‘Bun’ Makes a Donut

How Gordon Bunshaft came up with the National Mall’s most curious architectural treat.

The Hirshhorn offered Bunshaft the chance to demonstrate that there was a modern architectural style to link the arts — a dream, perhaps, but also the answer to an anxiety, that architecture would be taken over by “geniuses” from another field. Photo © Ezra Stoller | ESTO

“Is it a sculpture or a building is what I am wondering?”

Bunshaft’s proposal to cross the Mall with a sunken sculpture garden would, critics said, either gouge a deep pit across the Mall or have taller sculptures protruding unacceptably. Photo by Robert Fine
Once the site on the south side of the Mall had been settled, Smithsonian Institution president, S. Dillon Ripley suggested a circular plan for the museum, either persuaded by Frank Lloyd Wright’s Guggenheim Museum or possibly by John Russell Pope’s Jefferson Memorial. Image © SOM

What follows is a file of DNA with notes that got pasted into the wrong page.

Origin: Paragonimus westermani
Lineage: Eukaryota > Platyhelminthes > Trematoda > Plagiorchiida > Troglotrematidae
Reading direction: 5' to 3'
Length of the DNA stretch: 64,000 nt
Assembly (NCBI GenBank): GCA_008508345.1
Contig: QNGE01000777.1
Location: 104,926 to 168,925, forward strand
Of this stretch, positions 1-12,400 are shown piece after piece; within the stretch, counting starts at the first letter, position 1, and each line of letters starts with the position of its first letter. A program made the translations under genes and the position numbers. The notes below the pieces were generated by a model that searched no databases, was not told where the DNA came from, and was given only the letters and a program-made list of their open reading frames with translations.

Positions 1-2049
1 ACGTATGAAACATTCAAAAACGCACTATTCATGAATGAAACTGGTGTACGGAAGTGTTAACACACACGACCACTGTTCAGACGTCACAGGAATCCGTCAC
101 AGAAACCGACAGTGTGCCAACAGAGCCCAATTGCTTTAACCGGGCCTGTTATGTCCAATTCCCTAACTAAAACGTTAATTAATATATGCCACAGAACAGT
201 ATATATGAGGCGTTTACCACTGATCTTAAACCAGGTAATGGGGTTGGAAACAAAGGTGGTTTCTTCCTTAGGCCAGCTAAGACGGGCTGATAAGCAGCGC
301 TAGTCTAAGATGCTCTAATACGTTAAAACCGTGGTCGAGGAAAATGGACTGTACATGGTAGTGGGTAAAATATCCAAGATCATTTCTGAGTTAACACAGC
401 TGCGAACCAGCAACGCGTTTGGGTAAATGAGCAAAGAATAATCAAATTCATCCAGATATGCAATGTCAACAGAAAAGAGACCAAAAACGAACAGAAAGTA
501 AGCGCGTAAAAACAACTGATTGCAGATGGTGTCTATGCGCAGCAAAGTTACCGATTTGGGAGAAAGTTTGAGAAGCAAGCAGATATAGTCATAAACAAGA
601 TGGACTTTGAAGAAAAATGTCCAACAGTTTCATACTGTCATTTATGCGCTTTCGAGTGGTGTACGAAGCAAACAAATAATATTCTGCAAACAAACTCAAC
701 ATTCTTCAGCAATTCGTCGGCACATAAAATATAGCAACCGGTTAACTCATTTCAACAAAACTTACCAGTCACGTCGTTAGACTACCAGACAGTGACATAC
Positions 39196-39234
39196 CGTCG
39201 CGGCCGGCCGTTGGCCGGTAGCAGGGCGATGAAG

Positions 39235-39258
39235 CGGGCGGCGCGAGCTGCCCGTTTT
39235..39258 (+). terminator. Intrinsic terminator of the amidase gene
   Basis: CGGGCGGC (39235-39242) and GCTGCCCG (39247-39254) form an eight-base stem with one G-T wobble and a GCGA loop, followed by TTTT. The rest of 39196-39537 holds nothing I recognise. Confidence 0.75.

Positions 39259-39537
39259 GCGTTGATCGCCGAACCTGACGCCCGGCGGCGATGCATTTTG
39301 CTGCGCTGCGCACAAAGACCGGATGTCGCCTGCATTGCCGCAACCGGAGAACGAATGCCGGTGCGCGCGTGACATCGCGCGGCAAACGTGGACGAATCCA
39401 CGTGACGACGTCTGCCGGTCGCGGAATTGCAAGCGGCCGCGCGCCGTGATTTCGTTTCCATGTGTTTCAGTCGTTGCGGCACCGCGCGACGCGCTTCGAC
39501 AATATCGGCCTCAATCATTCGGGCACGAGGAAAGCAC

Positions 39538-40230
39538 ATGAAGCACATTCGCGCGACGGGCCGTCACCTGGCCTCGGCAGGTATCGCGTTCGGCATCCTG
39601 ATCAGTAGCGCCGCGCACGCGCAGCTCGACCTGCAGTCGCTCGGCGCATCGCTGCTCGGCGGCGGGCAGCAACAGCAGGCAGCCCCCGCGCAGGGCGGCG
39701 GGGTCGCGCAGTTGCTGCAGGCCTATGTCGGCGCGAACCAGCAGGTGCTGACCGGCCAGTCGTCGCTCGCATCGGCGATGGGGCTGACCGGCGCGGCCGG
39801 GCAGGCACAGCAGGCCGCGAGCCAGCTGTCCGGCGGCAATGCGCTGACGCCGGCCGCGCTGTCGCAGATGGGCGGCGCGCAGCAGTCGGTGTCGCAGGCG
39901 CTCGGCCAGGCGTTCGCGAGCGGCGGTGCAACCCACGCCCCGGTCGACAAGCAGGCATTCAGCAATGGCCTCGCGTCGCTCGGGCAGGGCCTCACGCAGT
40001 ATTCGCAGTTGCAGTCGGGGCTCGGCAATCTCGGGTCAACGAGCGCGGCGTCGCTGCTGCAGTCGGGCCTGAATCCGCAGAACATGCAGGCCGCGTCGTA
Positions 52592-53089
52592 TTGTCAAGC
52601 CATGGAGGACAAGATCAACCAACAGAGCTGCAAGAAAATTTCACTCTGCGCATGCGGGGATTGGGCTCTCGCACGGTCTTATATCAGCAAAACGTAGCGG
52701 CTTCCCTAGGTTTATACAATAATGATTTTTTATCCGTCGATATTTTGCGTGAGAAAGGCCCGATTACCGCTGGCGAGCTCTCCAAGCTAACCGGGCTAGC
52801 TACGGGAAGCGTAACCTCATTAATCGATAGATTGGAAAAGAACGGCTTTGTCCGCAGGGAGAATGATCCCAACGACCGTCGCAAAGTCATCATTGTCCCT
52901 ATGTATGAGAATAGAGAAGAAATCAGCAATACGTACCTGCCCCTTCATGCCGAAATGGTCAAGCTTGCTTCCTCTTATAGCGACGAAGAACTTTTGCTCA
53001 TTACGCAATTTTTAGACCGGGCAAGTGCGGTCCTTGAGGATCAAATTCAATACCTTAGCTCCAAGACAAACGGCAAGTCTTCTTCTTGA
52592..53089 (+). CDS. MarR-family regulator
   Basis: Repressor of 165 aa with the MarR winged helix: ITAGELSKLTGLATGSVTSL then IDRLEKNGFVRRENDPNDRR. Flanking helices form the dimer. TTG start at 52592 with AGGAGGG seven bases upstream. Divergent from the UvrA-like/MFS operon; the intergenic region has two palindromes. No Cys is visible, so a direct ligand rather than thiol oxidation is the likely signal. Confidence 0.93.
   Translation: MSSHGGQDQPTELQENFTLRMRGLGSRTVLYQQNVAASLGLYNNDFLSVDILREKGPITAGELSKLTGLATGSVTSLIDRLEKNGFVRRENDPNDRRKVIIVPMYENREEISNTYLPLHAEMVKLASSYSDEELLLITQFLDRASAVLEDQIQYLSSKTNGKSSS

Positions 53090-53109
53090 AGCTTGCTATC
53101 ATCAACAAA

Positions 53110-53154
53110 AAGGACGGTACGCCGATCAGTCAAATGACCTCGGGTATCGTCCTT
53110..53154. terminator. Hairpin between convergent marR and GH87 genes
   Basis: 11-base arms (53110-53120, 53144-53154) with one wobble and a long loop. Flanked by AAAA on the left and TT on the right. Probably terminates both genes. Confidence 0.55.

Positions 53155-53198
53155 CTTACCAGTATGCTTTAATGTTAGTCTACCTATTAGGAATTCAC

The soffit has “a leaf pattern, sort of nervy or something . . . a very sculptural thing.” The reference, transcribed as “nervy” at the meeting, could, in fact, be to the engineer Pier Luigi Nervi, whose work had been in Bunshaft’s sights since Emhart, at least. Image © SOM
If the Hirshhorn lacked the fluidity of space and the possibility for orientation found at the Guggenheim, it made up for it with the grand height of the galleries. Photo © Ezra Stoller | ESTO
The lone mall-facing window and its balcony really formed, as Bunshaft said, “an old time loggia, somewhat in that feeling.” Photo © Ezra Stoller | ESTO

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